He was easy to get.
It was possible on the second evening.
I waited till the third (and knew
I was taking a risk).
Then he said, laughing: it’s the bath salts
Not your hair.
But he was easy to get.For a month I left him straight aftermaking love.
Every third day I stayed away.
I never wrote.
But store up snow in a pot
It gets dirty all the same.
I did more than I could
When it was already over. I threw out the bitches who weresleeping with him
As though I didn’t mind
I did it laughing and crying.
I turned on the gas
Five minutes before he arrived, I
Borrowed money in his name:
It did no good.
But one night I slept
And one morning I got up
I washed myself from head to toe
Ate and said to myself:
That’s it now.
I slept with him twice more
But by God and my mother
It was nothing.
Like everything else
by Bertolt Brecht; translated by David Constantine
‘He was easy to get …’, which was originally published in German in 1960 as ‘Es war leicht ihn zu bekommen…’, is translated by David Constantine. Copyright © 1960 by Bertolt-Brecht-Erben / Suhrkamp Verlag, from Love Poems by Bertolt Brecht, translated by David Constantine and Tom Kuhn, and published by Liveright Publishing Corporation (2015). It is used by permission of Liveright Publishing Corporation.
This poem is the penultimate one in our series featuring work from collections shortlisted for The Poetry Society’s Popescu European Poetry Translation Prize 2015, judged by Olivia McCannon and Clare Pollard, and supported in 2015 by the British Council. The winner of the competition was Iain Galbraith, who translated Jan Wagner’s book Self-Portrait with a Swarm of Bees (Arc Publications, 2015). You can find out more about the competition and all the shortlisted books on the Poetry Society website.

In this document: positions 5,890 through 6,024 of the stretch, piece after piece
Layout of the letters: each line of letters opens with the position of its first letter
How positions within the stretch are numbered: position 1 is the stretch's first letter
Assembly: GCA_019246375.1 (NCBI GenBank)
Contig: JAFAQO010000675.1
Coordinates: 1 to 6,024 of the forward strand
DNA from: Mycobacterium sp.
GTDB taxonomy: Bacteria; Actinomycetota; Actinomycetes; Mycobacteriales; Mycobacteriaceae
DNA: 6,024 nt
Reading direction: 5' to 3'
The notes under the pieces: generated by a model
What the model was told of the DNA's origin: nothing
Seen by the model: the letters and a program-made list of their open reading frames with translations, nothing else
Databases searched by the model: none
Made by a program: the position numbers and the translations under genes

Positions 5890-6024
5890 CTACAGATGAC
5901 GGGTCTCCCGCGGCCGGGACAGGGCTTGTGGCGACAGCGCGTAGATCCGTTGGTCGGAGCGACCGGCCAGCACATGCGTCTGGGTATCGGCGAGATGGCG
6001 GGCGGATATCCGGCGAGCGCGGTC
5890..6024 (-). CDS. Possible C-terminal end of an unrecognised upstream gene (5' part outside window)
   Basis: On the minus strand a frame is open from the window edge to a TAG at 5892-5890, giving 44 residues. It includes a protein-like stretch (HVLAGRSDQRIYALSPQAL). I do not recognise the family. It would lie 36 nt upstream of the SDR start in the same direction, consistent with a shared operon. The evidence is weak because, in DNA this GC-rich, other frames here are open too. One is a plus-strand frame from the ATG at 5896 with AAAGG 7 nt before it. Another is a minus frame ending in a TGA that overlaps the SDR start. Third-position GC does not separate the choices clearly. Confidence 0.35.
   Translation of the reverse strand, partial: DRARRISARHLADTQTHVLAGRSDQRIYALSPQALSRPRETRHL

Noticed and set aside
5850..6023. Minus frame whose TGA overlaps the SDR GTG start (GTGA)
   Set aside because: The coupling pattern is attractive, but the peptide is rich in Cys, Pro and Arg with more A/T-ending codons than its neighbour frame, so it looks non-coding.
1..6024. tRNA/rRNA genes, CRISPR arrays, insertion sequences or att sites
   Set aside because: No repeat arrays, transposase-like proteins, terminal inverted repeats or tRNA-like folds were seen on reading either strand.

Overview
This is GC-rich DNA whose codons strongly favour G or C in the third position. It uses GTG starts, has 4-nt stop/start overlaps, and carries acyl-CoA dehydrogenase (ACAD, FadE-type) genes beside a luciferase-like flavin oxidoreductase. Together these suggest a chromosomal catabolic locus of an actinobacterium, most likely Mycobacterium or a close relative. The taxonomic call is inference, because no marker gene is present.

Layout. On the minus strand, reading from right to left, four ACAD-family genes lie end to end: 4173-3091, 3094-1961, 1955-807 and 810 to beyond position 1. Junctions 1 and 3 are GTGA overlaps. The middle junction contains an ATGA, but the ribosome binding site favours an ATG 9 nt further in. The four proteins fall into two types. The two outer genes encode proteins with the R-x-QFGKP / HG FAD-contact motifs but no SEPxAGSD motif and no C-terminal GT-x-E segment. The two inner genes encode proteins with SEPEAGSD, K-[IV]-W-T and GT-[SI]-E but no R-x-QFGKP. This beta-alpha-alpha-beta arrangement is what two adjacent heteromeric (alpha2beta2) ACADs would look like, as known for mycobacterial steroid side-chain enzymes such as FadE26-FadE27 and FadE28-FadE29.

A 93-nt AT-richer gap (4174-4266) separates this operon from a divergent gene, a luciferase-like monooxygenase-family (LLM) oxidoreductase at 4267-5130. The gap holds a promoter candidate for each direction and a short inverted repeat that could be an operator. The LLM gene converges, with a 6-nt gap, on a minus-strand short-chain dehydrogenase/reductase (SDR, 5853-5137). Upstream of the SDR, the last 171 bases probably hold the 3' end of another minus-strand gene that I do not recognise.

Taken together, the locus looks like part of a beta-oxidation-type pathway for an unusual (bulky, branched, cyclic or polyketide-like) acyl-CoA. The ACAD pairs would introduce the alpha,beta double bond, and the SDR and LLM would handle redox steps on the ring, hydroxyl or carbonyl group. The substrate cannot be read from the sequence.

David Constantine is a freelance writer and translator. His most recent volume of poetry is Elder (2014); his fourth collection of short stories, Tea at the Midland, won the Frank O’Connor International Short Story Award in 2013. You can read more about his work on the Poetry Archive website.
Bertolt Brecht is widely considered the greatest German playwright of the twentieth century, and to this day remains best known as a dramatist, the author of Mother Courage, The Threepenny Opera, and The Caucasian Chalk Circle, among so many other works. However, Brecht was also a hugely prolific and eclectic poet, producing more than 2,000 poems during his lifetime—indeed, so many that even his own wife, Helene Weigel, had no idea just how many he had written. Written between 1918 and 1955, these poems reflect an artist driven not only by the bitter and violent politics of his age but, like Goethe, by the untrammeled forces of love, romance, and erotic desire. Read more about the book on the Norton website.
Liveright Publishing Corporation is an imprint of W.W. Norton, that is a home for outstanding works that define and redefine our culture, and that continue to provoke interest and inspire readers around the world. Find out more about Liveright here.
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